Question: Cox Hazard In R, should pass treatments to the model as a factor?
1
9 months ago by
Baylie_32120
London
Baylie_32120 wrote:

Hiya,

I am looking at using Cox Hazard in R using survivor, I have either (mo) 1=died, 0=censored, time in hours (hour), the temperature treatment (temp_c, 3 groups), condition factor (CF, continuous var).

I am confused about handling the temperature group variable and have trialled 2 methods:

data\$SurvObj <- with(data, Surv(hour, mo == 1))

(i) I have seen that in example models online, sex: m=0, f=1 or similar, so I used L=1,M=2,H=3 as the groups.

mod <- coxph(SurvObj ~ temp_c + CF , data = data)

and this gave me a summary with two outputs, one for temp_c and one for CF.

(ii) I have also made temperature treatment a factor

data\$temp_c <- factor(data\$temp_c)
data\$temp_c<- relevel(data\$temp_c, ref="H")
mod <- coxph(SurvObj ~ temp_c +CF , data = data)

and this gave me a summary with three outputs, one for temp_cL, one for temp_cM and one for CF

I am not sure which is the correct to use, as (ii) requires that you then input one group as a reference? The confusion comes into play when I try and see what temperature plots like, when CF is held at a mean value, as the output graphs look different for the two different methods?

(i)

temp_new <- with(data, data.frame(temp_c= c(1,2,3), CF = rep(mean(CF, na.rm = TRUE), 3)))

or (ii)

temp_new <- with(data, data.frame(temp_c= c("L","M","H"), CF = rep(mean(CF, na.rm = TRUE), 3)))

Does it matter which I use- is it personal preference - or does one version make more statistical sense? I was inclined to go with the first (i) as this compared to the m=0, f=1 style and I assume uses a comparison of three groups among themselves and not just two groups compared to the reference level assigned?

Many thanks, Bekah

cox hazard survivor R • 321 views
modified 9 months ago by zx87548.2k • written 9 months ago by Baylie_32120

Cheers! Okay, hopefully I am correct in interpreting your answer as: If its set as

data\$SurvObj <- with(data, Surv(hour, mo == 1))

A hazard ratio of 0.7 for temperature grouping as simply 1,2,3 would be with increasing group number, chance of death (1) over censoring (0) decreases from 1 --> 2 --> 3 temperature treatment.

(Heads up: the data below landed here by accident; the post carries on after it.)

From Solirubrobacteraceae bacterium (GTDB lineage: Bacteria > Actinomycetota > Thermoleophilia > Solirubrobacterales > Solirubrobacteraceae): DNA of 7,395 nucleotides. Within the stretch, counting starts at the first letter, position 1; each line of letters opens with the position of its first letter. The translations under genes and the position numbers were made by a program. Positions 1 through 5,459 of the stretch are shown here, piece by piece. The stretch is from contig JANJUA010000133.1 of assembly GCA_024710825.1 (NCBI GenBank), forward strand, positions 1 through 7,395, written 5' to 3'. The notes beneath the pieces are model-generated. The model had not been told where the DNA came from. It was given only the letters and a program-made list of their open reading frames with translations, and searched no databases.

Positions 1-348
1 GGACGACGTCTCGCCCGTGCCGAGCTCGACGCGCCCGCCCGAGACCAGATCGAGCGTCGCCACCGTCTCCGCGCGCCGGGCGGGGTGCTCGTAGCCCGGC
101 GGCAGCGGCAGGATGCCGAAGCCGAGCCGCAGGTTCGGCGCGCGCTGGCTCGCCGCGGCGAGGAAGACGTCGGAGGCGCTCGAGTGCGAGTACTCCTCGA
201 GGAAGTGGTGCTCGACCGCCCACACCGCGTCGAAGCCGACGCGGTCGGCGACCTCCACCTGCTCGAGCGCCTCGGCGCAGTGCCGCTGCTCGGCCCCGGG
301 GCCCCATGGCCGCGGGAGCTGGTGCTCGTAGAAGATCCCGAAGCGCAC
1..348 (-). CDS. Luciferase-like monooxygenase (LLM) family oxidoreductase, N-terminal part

A hazard ratio of L (5) and M (3) for temperature grouping as factors, with ref level as H would be: Increase in chance of death (1) over censoring (0) for both L and M when compared to H, but chance with temperature L is higher?

Best wishes, Bekah

Yes, 0.7 indicates that, with increasing temp_c value, HR is reduced, when adjusted for your condition factor (CF). I am not sure of the exact interpretation of having temperature encoded as a continuous variable of 1, 2, 3 - it would make more sense to be categorical. A continuous temperature variable makes more sense as Kelvin values, or, granted, Celsius.

The other values for L and M are readily interpreted. Considering that you set H as the reference level, it says that the low temperature group has the highest hazard of death, when adjusted for CF. The medium temperature group also has a higher hazard of death (i.e., higher hazard when compared to high temperature group).

You should also be looking at the upper and lower confidence intervals (CIs), and the Log Rank p-value. For example, a general rule of thumb: if we have a HR=0.7 but it's upper CI passes 1.0, then that is less reliable and this will reflect in the p-value.

1

Thank you so much for all your help! :) this is much clearer now!

1
9 months ago by
Kevin Blighe48k
Kevin Blighe48k wrote:

The difference will be played out when your temp_new object is encoded as either a categorical or a continuous variable.

For example:

temp_c <- factor(c("L","M","H"), levels=c("L","M","H"))

..is the same as:

temp_c <- factor(c(1,2,3), levels=c(1,2,3))

When you run a model with either of these, a coefficient will be calculated for each level compared to the reference level. All statistical values that are returned will be the same for L M H as per 1 2 3. Thus, in the context of the broader model terms, M and H are separately compared to L, the reference level, while, in the other case, 2 and 3 are compared to 1.

However, these are both different from just encoding the variable as temp_c <- c(1,2,3), a continuous variable, in which case only a single coefficient will be calculated for temp_c.

So, both are statistically valid, but the interpretation is different.

Kevin